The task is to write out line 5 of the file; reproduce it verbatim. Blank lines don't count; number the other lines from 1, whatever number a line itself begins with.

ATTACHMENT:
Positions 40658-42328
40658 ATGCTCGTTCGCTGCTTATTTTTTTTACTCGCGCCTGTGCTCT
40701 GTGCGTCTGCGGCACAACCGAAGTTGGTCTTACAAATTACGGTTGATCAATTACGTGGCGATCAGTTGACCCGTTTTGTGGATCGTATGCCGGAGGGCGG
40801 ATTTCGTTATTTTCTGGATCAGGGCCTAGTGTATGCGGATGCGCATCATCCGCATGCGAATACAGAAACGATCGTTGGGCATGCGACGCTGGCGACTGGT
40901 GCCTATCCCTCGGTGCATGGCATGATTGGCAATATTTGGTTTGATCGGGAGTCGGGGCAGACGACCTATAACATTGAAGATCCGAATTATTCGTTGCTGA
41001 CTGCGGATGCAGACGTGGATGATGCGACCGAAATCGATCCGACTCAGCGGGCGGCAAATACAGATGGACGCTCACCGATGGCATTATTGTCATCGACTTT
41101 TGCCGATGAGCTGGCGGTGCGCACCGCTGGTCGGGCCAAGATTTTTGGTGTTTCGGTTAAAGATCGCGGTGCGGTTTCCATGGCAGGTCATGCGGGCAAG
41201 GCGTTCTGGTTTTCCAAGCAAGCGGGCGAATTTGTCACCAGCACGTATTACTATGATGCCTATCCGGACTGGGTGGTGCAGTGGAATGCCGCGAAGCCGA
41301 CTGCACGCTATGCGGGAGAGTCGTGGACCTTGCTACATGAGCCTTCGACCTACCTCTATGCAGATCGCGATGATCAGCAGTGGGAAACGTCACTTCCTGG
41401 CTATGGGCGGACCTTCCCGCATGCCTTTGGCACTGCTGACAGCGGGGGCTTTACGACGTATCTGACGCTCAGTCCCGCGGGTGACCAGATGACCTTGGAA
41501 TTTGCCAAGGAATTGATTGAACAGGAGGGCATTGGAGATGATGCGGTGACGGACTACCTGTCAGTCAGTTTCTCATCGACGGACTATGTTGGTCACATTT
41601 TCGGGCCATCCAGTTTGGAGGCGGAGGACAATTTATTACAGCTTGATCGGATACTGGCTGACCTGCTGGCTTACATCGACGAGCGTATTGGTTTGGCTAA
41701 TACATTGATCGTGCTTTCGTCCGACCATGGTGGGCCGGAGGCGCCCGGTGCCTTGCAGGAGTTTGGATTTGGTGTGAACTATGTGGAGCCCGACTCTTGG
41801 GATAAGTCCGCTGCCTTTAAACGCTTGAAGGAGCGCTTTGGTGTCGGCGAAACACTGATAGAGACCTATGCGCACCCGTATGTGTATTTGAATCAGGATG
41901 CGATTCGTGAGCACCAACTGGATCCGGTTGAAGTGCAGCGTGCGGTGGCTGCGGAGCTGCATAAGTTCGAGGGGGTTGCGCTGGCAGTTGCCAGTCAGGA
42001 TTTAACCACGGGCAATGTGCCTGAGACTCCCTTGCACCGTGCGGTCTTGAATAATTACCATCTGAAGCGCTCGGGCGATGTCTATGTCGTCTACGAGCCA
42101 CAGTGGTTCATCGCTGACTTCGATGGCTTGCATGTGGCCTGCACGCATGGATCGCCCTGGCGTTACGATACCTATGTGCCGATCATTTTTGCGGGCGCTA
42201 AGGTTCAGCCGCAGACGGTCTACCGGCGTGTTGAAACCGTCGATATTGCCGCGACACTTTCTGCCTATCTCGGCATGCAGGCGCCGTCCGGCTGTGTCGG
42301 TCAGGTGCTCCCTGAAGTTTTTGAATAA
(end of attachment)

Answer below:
40901 GCCTATCCCTCGGTGCATGGCATGATTGGCAATATTTGGTTTGATCGGGAGTCGGGGCAGACGACCTATAACATTGAAGATCCGAATTATTCGTTGCTGA